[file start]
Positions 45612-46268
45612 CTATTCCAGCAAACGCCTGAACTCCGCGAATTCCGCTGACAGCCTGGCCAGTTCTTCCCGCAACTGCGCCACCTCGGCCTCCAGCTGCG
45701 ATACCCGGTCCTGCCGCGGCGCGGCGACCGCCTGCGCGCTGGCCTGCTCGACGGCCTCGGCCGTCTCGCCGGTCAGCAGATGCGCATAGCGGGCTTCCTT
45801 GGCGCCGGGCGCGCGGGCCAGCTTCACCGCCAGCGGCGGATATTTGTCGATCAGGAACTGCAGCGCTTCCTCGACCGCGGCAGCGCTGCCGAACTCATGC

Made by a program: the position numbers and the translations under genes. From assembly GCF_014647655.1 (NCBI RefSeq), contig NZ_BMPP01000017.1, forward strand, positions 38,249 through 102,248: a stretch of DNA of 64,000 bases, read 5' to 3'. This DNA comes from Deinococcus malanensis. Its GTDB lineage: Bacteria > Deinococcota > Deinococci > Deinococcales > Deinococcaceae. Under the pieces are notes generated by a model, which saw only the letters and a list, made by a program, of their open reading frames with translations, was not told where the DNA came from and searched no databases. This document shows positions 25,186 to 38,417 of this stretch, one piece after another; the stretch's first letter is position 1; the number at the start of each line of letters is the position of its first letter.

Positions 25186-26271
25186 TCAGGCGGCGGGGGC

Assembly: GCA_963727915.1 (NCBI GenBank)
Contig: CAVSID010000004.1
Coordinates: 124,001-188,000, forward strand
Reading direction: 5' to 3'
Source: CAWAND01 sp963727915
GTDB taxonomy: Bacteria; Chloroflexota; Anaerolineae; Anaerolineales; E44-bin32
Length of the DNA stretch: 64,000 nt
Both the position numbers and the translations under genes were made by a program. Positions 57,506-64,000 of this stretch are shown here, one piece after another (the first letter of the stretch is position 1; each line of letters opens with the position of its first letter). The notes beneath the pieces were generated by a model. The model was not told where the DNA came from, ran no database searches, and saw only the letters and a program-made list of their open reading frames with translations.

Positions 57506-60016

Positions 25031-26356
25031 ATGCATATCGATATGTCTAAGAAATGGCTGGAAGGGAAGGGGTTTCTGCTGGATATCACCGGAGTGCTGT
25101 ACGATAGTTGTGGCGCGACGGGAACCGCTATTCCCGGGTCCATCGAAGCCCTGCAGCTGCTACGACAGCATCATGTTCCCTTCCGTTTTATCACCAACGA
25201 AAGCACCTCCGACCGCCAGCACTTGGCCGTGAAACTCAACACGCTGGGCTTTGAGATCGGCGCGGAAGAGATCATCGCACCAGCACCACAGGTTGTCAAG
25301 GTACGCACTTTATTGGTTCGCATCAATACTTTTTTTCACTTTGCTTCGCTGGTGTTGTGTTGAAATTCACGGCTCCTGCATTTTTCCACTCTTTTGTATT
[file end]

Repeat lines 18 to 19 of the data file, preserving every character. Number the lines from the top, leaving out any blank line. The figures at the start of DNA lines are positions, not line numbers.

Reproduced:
25031 ATGCATATCGATATGTCTAAGAAATGGCTGGAAGGGAAGGGGTTTCTGCTGGATATCACCGGAGTGCTGT
25101 ACGATAGTTGTGGCGCGACGGGAACCGCTATTCCCGGGTCCATCGAAGCCCTGCAGCTGCTACGACAGCATCATGTTCCCTTCCGTTTTATCACCAACGA